Discover Durham tours offer a brief introduction to the University. The tour begins at one of our undergraduate colleges, where you will receive an introductory talk from a member of college staff, followed by a tour of the college by current students.

www.durham.ac.uk/undergraduate/live/visit/discoverdurham

Overseas Visit Schedule

www.durham.ac.uk/international/office/meetus

LV25 Philosophy and Politics BA Undergraduate  2020

Essentials

Essentials

UCAS code LV25
Degree BA
Mode of study Full Time
Duration 3 years
Location Durham City
Typical Offers A Level
AAA
BTEC
DDD
International Baccalaureate
37
Please also check Requirements and Admissions.
Alternative qualifications
Contextual Offers You may be eligible for an offer which is one or two grades lower than our standard entry requirements. Find out more.
More information Still have questions?
Department(s) Website www.durham.ac.uk/philosophy
www.durham.ac.uk/sgia
Download Download as a PDF

Course Summary

Course Summary

Description

The study of philosophy at Durham does not follow one particular school. The Department is unique in the UK in its wide-ranging expertise in anglo-american analytical philosophy and continental philosophy. Each of these has its own distinctive set of issues and approaches to resolving them. We also have special expertise in the philosophy of science, and social science, and the history of science and medicine. So at Durham, you will follow one of the widest-ranging philosophy degrees in the country.

At Durham, you will have the opportunity to study Philosophy as a Single Honours degree, or with another subject including: English, Music, Psychology, Politics or Theology. Philosophy can also be combined in a Joint Honours degree within the Natural Sciences course or as part of a Combined Honours degree.

Philosophy is a new subject for many students, so in your first year you will follow a range of introductory courses, introducing the fundamental philosophical subject areas.

Year 1

In their first year, you will take the Philosophy core modules of Ethics and Values, Knowledge and Reality, and Reading Philosophy. The first two of these concern the two broad divisions of Philosophy, into Metaphysics and Theory of Knowledge on the one hand, and Moral Philosophy on the other.

Reading Philosophy is a text-based course which examines in depth classic philosophical works.

You will also take two core modules in Politics, Democratic Political Systems, and Political Theory, and one module from a range of electives. Examples of possible modules include:

  • International Security, Interdependence and Organisation
  • Global Regions in International Relations
  • Introduction to International Relations
  • Introduction to Comparative Politics.

Years 2 and 3

In the second year, you will take Moral Theory and Political Philosophy.

In the second and third years, you will also have a choice of a wide range of topics within Philosophy. In previous years these have included:

  • Moral Theory
  • Modern Philosophy I and II
  • History of Science and Medicine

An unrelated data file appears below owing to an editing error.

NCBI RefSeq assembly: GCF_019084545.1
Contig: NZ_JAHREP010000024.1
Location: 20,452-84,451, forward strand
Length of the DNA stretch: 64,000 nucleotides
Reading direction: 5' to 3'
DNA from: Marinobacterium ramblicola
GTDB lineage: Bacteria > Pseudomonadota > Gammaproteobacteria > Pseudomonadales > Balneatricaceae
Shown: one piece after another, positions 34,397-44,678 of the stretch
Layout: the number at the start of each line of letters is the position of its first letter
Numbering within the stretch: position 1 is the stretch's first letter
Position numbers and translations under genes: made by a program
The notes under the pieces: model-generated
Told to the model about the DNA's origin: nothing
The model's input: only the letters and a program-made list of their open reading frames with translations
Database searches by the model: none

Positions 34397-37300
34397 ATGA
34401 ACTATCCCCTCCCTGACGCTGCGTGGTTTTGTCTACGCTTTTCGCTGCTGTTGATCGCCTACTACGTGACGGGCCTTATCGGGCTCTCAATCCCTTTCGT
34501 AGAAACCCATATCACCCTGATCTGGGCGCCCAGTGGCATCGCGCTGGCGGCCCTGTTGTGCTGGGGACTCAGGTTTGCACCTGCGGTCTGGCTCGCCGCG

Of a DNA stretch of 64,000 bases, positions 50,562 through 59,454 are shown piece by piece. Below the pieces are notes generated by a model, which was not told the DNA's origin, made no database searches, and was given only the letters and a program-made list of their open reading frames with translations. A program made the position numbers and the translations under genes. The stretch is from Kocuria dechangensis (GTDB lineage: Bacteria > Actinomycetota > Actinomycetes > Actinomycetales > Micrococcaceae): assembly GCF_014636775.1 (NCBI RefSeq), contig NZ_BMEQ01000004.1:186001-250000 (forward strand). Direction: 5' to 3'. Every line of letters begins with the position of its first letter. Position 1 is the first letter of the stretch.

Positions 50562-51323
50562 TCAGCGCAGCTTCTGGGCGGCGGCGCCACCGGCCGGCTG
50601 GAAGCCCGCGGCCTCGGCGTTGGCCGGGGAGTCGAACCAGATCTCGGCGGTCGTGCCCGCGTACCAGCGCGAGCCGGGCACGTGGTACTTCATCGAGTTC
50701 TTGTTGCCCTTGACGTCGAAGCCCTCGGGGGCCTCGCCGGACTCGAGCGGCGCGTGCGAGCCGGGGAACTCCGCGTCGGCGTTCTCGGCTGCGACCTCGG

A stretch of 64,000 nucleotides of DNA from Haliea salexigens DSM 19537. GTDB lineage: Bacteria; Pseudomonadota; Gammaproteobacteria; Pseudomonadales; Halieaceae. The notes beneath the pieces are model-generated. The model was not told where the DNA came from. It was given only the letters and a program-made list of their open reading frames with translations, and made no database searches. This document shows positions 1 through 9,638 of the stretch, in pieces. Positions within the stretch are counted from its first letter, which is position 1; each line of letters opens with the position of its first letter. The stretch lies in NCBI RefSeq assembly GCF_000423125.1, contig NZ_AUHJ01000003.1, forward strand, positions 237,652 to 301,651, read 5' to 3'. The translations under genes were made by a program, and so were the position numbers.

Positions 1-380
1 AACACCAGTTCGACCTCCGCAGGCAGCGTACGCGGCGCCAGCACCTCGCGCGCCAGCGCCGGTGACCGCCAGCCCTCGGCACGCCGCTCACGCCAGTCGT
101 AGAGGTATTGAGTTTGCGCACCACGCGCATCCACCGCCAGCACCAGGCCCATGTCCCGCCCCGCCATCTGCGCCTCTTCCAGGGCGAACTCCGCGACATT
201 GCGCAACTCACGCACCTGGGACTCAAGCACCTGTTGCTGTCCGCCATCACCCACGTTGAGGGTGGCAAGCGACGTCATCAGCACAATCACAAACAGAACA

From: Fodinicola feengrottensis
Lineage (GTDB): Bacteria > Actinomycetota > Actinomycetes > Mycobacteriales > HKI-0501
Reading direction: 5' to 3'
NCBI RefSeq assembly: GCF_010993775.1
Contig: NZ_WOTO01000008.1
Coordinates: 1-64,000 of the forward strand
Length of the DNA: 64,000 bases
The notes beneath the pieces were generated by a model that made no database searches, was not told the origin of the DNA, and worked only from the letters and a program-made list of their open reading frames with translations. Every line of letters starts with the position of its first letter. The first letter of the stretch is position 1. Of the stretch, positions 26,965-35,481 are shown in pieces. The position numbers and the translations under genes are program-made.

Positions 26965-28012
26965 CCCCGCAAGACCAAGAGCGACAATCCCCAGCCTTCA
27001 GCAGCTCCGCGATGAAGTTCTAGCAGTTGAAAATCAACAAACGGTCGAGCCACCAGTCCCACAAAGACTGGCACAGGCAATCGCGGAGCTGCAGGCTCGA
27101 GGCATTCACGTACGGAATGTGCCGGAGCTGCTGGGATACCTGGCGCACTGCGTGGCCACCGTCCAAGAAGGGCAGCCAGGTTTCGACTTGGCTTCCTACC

• Issues in Contemporary Ethics
  • Philosophy of Religion
  • Political Philosophy
  • Metaphysics
  • Language, Logic and Reality
  • Twentieth Century European Philosophy
  • Philosophy of Science
  • The Philosophy of Economics and Politics: Theory, Methods and Values
  • Applied Ethics
  • Philosophical Issues in Contemporary Science
  • History and Philosophy of Psychiatry
  • Biomedical Ethics Past and Present. 

A similarly wide range of modules are available in Politics. In previous years these have included:

  • International Theory
  • The Politics of Pacific Asia
  • Foundations of Western Political Thought
  • Sovereignty, State and Empire
  • Global Political Economy
  • Middle East in the International System
  • Democracy and Democratic Theory
  • Class, Nation and British Politics
  • The Ethics of Violence in International Relations
  • Culture and Conflict in American Politics
  • The New Germany
  • Nations and Nationalism
  • Israel: Politics and Society
  • Evolution and Development of Military Occupation
  • Parties, MPs and Parliamentary Politics in Britain.

You will also have the opportunity to study a subject in depth, by writing a substantial Dissertation of your choice.

We review course structures and core content (in light of e.g. external and student feedback) every year, and will publish finalised core requirements for 2020 entry from September 2019.

Study Abroad

Philosophy

We currently participate in exchange schemes through which you may spend a year of your studies abroad, either with universities in Europe – through the SOCRATES/ERASMUS programme – or with the University of California.

School of Government and International Affairs

Students can apply for a one-year study placement in one of the following institutions: the University of California and Boston College in the USA, British Columbia in Canada, the University of Hong Kong, and the National University of Singapore. In some cases courses are offered in English, while in others teaching is in the local language. We have an ERASMUS/Year Abroad Co-ordinator who will help you prepare for your year abroad, and who will maintain contact with you while you are away.

Placement Year

You may be able to take a work placement. Find out more.

Learning and Teaching

Course Learning and Teaching